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Publication information
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Source: Public Opinion
Source type: magazine
Document type: article
Document title: “A Suggested McKinley Memorial”
Author(s): anonymous
Date of publication: 24 October 1901
Volume number: 31
Issue number: 17
Pagination: 525

 
Citation
“A Suggested McKinley Memorial.” Public Opinion 24 Oct. 1901 v31n17: p. 525.
 
Transcription
full text
 
Keywords
S. A. Knopf; McKinley memorialization.
 
Named persons
Frederick III; S. A. Knopf [first initial wrong in note below].
 
Notes
“F. A. Knopf, in the Charities Review, New York. Condensed for PUBLIC OPINION.”

A proposal on this same topic by Dr. Knopf appears in the 12 October 1901 issue of Medical News. Click here to view this document.
 
Document

 

A Suggested McKinley Memorial

DR. KNOPF advocates, as a memorial to our martyred president, the establishment of a seaside sanatorium, or rather several sanatoria, where the scrofulous and tuberculous children of poor parents could receive treatment, care, and the necessary education. He thinks there will be found in every community responsible and patriotic citizens to take this matter in hand and bring it to a successful issue. Let each state contribute enough to have its own pavilion to which to send its children. Let the Atlantic and Pacific coasts be lined with such institutions, one or two pavilions for each state, according to its needs. Let good schools be attached to each sanatorium so that the intellectual development of the children may not suffer.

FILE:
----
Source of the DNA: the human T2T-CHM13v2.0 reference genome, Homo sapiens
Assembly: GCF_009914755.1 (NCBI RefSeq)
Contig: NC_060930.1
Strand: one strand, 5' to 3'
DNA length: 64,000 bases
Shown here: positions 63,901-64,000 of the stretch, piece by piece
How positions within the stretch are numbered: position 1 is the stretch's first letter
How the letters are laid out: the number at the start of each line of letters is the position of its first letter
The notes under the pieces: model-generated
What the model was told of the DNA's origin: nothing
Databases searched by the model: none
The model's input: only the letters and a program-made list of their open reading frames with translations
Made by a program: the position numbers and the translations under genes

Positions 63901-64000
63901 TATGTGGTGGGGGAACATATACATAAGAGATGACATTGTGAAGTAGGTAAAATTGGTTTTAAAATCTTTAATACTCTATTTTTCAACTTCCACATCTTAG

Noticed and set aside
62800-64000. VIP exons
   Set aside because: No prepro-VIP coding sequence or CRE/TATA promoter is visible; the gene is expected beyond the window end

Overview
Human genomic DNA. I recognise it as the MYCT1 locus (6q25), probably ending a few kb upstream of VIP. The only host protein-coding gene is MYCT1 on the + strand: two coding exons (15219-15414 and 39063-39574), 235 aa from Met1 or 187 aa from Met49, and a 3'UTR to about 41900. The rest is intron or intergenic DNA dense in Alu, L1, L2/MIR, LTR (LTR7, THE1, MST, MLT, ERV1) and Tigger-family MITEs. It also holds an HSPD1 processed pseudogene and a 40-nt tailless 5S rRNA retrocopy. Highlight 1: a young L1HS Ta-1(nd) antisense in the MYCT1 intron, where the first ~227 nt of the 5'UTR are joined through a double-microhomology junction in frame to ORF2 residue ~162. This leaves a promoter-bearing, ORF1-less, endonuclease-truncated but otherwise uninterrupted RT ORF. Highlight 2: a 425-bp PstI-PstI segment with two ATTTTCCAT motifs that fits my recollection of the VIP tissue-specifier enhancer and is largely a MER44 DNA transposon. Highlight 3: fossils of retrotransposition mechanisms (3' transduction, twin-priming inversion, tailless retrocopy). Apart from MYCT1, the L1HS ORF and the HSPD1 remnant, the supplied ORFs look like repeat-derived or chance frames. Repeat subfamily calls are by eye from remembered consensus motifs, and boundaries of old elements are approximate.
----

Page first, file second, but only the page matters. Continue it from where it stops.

Dr. Knopf says there exists in the North sea (German ocean), on the island called Norderney, a beautiful, flourishing sanatorium for the treatment of tuberculous children. Its name is “Kaiser Friedrich Hopiz,” and it was erected in memory of that unfortunate emperor, Frederick the Third, whom the German people so fondly called “Frederick the Noble.” France, Holland, and the Scandinavian countries all have numerous seaside sanatoria where little sufferers from consumption are cared for. Dr. Knopf says: “There are already laws in some states prohibiting the tuberculous child from attending public school; but as far as I know none of these states have provided other places where children suffering, it is true, from a chronic communicable but also curable disease can receive the education to which they are entitled.”

 

 


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